(CN) – The parents of an Arkansas high-school student who was sexually abused by her basketball coach failed to prove that the school principal knew about the abuse and failed to act, the 8th Circuit ruled.
Parents John Doe and Martha Roe argued that Tanya Wilcher, the former principal of Delight High School, had “actual notice” that coach Chad Smith had sexually abused their minor daughter, Jane Doe.
Various parents complained to school officials about Smith, claiming he sent one of his players a text message that read, “Are you drunk yet?” and texted another student, “tell your mom that I love her.”
Around the same time, the district superintendent’s secretary reported that Jane Doe, then a ninth-grader, might have a crush on Smith and appeared to be skipping her home economics class to visit him in the gym.
Wilcher followed up with Jane’s home economics teacher, who said Jane had been absent only once or twice.
The superintendent’s secretary also relayed her suspicions that “something was going on” between Smith and Jane Doe to the girl’s parents, who asked the principal if there was any substance to the allegations of “inappropriate” behavior.
Wilcher said she had looked into it and confirmed that the claims were only rumors.
After one more text messaging controversy, and a slew of complaints from parents, school officials decided not to renew Smith’s teaching contract at the end of the year.
Before they notified Smith, Wilcher learned that Smith and Jane Doe were involved in a sexual relationship. Jane provided a statement to police admitting “frequent sexual contact with Smith in the school locker room,” according to the ruling.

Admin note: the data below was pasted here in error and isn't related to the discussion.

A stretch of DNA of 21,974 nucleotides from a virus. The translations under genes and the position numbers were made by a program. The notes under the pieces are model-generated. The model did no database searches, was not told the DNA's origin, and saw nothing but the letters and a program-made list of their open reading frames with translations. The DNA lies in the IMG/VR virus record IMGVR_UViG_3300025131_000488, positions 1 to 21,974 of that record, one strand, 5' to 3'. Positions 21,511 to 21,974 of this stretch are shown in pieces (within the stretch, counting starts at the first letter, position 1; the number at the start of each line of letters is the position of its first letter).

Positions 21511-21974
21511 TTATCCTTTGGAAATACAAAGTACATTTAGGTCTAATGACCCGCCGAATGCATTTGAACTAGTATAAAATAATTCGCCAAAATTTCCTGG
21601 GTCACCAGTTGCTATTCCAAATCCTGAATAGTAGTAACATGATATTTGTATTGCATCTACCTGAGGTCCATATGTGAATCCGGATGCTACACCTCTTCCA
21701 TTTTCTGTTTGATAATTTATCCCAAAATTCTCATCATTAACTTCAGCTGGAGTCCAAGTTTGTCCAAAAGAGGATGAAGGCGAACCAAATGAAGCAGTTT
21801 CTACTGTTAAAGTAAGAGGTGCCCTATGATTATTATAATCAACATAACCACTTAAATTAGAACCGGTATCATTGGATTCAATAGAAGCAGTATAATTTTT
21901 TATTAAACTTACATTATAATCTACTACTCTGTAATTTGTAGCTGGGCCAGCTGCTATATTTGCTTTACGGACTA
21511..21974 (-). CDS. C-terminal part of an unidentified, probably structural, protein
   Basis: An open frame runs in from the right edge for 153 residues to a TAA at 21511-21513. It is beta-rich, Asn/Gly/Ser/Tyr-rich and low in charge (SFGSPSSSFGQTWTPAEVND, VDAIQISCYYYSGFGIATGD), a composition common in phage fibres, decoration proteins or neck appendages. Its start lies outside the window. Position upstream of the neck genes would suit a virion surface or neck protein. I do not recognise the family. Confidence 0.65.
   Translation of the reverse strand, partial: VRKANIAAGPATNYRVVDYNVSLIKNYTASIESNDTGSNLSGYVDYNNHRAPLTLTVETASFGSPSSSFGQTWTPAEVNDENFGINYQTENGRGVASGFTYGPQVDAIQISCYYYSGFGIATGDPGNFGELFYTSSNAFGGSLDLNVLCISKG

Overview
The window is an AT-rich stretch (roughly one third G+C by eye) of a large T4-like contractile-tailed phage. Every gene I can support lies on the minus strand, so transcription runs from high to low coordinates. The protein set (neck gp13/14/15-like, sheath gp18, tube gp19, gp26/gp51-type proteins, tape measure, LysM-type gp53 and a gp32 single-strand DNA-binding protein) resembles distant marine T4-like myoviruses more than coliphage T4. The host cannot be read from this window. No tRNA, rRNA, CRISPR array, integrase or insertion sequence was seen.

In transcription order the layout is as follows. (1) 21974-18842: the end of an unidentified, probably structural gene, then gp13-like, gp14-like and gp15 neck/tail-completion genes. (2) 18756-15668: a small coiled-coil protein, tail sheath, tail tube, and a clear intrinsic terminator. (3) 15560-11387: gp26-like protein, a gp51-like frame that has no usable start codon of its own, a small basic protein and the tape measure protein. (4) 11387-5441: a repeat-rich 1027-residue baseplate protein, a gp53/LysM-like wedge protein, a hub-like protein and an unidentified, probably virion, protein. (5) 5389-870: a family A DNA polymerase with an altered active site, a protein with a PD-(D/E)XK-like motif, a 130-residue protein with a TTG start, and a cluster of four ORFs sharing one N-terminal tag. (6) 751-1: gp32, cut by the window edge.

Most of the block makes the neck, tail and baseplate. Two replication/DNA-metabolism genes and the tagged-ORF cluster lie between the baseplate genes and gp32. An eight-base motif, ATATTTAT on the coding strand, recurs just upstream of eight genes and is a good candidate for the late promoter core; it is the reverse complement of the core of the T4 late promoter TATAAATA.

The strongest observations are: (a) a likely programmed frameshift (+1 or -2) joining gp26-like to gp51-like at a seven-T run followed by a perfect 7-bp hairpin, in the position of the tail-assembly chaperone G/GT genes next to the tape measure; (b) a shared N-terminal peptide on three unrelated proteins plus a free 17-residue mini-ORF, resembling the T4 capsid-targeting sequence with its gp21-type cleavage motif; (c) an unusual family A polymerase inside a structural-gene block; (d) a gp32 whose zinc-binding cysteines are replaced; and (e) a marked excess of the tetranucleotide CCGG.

Smith was arrested and ultimately pleaded guilty to first-degree sexual assault. He was sentenced to 10 years in prison, with six years suspended.
Jane’s parents sued the school district, Wilcher and other school officials for allegedly violating their daughter’s due process rights by failing to investigate the sexual abuse allegations.
A federal judge dismissed all but the claims against Wilcher, saying it wasn’t clear if the principal had “actual notice” of the sexual abuse based on earlier conversations.
The three-judge panel in St. Louis reversed, ruling that there were no earlier indications or allegations of sexual abuse.
“The plaintiffs presented no evidence demonstrating that Smith reciprocated Doe’s allegedly flirtatious behavior with physical contact,” Judge Steven Colloton wrote. “Wilcher’s reasonable investigation of the information that came to her attention uncovered no evidence to substantiate the suspicions.”
Colloton agreed with the lower court’s finding that Smith’s inappropriate text messages to female students “did not provide Wilcher with actual notice of sexual abuse.”
“Even the most suggestive text message … did not go so far as to suggest actual sexual conduct or abuse,” the court wrote.
Because Wilcher is entitled to qualified immunity, the 8th Circuit ruled, the parents’ Title IX claim against the Delight School District must also be dismissed.